Scientists find 3.7 billion-year-old fossil, oldest yet
Geege Schuman stashed this in Paleontology
The good thing about climate change: New discoveries.
In a newly melted part of Greenland, Australian scientists found the leftover structure from a community of microbes that lived on an ancient seafloor, according to a study in Wednesday's journal Nature .
The discovery shows life may have formed quicker and easier than once thought, about half a billion years after Earth formed . And that may also give hope for life forming elsewhere, such as Mars, said study co-author Martin VanKranendonk of the University of New South Wales and director of the Australian Center for Astrobiology.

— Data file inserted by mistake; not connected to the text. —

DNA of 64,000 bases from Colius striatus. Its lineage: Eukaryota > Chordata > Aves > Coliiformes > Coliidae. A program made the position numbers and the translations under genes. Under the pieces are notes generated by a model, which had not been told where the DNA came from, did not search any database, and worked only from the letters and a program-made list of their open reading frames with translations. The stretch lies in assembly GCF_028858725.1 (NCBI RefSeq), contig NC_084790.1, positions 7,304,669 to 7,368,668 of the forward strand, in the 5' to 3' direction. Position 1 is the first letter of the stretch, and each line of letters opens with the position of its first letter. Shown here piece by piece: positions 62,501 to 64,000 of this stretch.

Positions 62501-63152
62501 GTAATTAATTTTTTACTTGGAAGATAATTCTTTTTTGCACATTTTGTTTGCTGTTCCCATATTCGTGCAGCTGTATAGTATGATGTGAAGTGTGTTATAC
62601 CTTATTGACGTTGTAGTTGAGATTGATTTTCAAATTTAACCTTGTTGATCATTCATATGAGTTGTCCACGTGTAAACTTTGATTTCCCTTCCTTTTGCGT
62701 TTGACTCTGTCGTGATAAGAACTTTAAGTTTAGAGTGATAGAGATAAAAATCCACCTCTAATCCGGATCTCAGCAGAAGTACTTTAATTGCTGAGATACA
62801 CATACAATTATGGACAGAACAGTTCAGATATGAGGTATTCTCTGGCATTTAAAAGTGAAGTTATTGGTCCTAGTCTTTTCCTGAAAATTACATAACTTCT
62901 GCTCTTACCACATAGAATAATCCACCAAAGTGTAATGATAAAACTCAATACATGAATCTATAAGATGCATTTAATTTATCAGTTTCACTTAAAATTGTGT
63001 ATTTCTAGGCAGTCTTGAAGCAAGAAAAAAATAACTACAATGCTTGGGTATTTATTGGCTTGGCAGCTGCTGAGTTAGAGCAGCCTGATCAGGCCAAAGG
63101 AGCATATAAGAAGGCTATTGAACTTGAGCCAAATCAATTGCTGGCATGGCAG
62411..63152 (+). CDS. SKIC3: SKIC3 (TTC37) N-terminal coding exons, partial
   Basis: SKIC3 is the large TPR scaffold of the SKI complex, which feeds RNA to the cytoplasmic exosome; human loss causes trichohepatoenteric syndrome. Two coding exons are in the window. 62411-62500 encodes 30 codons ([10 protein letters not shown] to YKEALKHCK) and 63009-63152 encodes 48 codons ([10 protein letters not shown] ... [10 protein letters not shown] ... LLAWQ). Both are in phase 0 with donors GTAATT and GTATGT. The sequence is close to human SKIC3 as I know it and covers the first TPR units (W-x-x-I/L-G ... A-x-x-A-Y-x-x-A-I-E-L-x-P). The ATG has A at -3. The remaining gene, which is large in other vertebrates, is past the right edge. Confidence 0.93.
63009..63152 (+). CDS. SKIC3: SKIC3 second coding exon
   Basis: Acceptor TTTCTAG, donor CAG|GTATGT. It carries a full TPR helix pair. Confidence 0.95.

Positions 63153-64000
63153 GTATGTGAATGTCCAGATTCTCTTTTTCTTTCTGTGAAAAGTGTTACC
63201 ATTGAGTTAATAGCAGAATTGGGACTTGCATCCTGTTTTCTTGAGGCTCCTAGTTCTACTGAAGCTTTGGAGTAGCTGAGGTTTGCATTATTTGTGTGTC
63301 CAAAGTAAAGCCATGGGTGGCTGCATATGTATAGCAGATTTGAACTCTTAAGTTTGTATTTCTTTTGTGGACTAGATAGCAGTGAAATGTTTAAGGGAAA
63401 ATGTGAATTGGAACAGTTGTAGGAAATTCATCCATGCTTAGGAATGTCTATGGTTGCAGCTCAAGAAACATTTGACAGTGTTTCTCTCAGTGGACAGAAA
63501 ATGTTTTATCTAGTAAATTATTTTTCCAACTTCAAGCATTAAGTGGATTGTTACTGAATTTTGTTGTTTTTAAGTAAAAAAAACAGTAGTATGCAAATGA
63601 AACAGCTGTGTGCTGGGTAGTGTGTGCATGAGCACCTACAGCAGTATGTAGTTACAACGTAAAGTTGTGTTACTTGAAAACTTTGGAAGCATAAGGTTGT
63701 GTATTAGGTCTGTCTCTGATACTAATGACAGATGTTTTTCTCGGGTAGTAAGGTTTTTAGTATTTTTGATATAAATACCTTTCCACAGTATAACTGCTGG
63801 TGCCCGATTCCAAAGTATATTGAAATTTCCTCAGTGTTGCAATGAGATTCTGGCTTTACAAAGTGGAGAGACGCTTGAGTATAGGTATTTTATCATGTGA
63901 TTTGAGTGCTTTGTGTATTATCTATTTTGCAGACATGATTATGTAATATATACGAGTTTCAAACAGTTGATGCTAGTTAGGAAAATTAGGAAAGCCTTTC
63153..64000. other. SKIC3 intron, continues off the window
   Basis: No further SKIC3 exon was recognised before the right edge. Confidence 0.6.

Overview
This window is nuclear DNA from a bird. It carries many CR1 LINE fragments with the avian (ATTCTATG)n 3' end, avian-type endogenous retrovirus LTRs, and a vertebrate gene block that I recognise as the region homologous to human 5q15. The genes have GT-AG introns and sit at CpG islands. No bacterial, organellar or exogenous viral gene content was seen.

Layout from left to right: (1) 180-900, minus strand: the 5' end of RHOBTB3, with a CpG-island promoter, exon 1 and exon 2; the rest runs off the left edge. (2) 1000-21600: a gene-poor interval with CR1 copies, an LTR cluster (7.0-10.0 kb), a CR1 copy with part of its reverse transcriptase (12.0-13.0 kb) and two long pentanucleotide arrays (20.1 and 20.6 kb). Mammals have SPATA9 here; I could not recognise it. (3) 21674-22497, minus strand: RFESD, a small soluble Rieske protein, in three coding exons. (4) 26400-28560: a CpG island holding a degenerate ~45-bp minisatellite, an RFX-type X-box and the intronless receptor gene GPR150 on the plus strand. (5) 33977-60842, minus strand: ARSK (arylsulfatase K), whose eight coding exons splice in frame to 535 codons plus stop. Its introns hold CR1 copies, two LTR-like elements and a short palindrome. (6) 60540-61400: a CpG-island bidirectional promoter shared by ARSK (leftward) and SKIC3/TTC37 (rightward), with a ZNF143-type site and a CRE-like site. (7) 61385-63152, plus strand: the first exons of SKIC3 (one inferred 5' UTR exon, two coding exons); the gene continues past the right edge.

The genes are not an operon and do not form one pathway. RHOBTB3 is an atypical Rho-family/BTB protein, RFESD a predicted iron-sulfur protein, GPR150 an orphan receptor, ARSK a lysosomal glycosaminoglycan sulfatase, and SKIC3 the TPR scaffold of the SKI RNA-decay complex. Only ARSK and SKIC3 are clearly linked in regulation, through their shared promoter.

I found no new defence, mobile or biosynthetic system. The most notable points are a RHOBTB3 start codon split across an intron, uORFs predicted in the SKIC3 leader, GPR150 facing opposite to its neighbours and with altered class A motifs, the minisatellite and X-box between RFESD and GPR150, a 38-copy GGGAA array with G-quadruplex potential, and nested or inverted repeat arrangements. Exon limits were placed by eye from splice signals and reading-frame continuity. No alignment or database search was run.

"It gives us an idea how our planet evolved and how life gained a foothold," VanKranendonk said.
Scientists had thought it would take at least half a billion years for life to form after the molten Earth started to cool a bit, but this shows it could have happened quicker, he said. That's because the newly found fossil is far too complex to have developed soon after the planet's first life forms, he said.
Mind blowing and reminds me of these two facts.
1. We now know the size of the universe.
2. Earth could contain nearly a trillion species.